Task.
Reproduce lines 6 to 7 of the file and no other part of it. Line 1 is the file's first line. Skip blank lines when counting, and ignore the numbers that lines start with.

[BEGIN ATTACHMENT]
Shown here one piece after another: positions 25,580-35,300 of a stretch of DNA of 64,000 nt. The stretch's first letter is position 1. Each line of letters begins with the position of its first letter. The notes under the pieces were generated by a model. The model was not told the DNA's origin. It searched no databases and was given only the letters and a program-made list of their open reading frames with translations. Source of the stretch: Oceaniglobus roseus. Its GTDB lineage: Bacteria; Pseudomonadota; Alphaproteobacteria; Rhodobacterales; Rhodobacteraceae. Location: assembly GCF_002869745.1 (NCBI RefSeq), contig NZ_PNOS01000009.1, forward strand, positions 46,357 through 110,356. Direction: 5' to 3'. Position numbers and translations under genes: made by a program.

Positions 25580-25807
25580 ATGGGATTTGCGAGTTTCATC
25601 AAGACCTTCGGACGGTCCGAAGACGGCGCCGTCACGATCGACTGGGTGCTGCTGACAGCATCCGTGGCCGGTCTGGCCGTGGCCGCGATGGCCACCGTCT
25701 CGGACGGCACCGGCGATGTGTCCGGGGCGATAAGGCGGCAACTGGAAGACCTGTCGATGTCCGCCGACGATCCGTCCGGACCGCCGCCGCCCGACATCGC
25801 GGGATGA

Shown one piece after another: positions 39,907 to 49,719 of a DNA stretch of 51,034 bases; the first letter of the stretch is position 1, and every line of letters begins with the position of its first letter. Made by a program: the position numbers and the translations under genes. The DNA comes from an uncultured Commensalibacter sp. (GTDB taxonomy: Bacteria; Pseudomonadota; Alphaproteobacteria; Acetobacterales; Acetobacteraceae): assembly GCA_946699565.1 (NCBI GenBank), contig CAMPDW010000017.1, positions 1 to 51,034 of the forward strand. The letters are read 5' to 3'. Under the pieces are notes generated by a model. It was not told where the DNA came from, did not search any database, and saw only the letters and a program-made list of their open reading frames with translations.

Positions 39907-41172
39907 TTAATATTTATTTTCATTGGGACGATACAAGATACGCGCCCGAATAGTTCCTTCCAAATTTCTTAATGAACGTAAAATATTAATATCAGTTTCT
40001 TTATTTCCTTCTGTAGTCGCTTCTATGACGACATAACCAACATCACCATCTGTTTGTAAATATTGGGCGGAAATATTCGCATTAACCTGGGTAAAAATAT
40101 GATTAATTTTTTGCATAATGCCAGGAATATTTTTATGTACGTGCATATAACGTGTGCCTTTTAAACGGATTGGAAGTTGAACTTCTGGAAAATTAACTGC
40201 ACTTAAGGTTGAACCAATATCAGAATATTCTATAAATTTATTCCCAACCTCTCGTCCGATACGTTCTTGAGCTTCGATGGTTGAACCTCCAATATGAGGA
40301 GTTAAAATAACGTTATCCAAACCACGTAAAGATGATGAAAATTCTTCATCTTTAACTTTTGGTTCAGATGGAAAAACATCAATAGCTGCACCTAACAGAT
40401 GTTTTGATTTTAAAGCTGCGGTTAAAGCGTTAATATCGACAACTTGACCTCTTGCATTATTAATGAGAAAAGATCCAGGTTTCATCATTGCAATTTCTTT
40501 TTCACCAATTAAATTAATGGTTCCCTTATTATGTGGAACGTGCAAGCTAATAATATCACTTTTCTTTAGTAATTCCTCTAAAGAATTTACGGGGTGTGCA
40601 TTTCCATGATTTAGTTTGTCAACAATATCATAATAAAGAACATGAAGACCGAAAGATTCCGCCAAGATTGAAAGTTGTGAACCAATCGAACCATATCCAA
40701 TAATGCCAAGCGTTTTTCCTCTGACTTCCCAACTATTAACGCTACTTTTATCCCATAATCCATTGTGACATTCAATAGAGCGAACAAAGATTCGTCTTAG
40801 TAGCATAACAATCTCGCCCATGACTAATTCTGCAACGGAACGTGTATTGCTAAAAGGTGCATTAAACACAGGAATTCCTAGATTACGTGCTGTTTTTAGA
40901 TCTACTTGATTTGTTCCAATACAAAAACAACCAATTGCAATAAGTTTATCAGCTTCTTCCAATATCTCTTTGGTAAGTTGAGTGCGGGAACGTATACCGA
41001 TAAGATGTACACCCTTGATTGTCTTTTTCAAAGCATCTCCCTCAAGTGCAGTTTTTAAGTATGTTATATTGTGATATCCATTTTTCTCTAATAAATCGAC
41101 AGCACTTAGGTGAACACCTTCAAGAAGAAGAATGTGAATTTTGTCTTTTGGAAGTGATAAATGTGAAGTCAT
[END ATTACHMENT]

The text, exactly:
25801 GGGATGA

Shown one piece after another: positions 39,907 to 49,719 of a DNA stretch of 51,034 bases; the first letter of the stretch is position 1, and every line of letters begins with the position of its first letter. Made by a program: the position numbers and the translations under genes. The DNA comes from an uncultured Commensalibacter sp. (GTDB taxonomy: Bacteria; Pseudomonadota; Alphaproteobacteria; Acetobacterales; Acetobacteraceae): assembly GCA_946699565.1 (NCBI GenBank), contig CAMPDW010000017.1, positions 1 to 51,034 of the forward strand. The letters are read 5' to 3'. Under the pieces are notes generated by a model. It was not told where the DNA came from, did not search any database, and saw only the letters and a program-made list of their open reading frames with translations.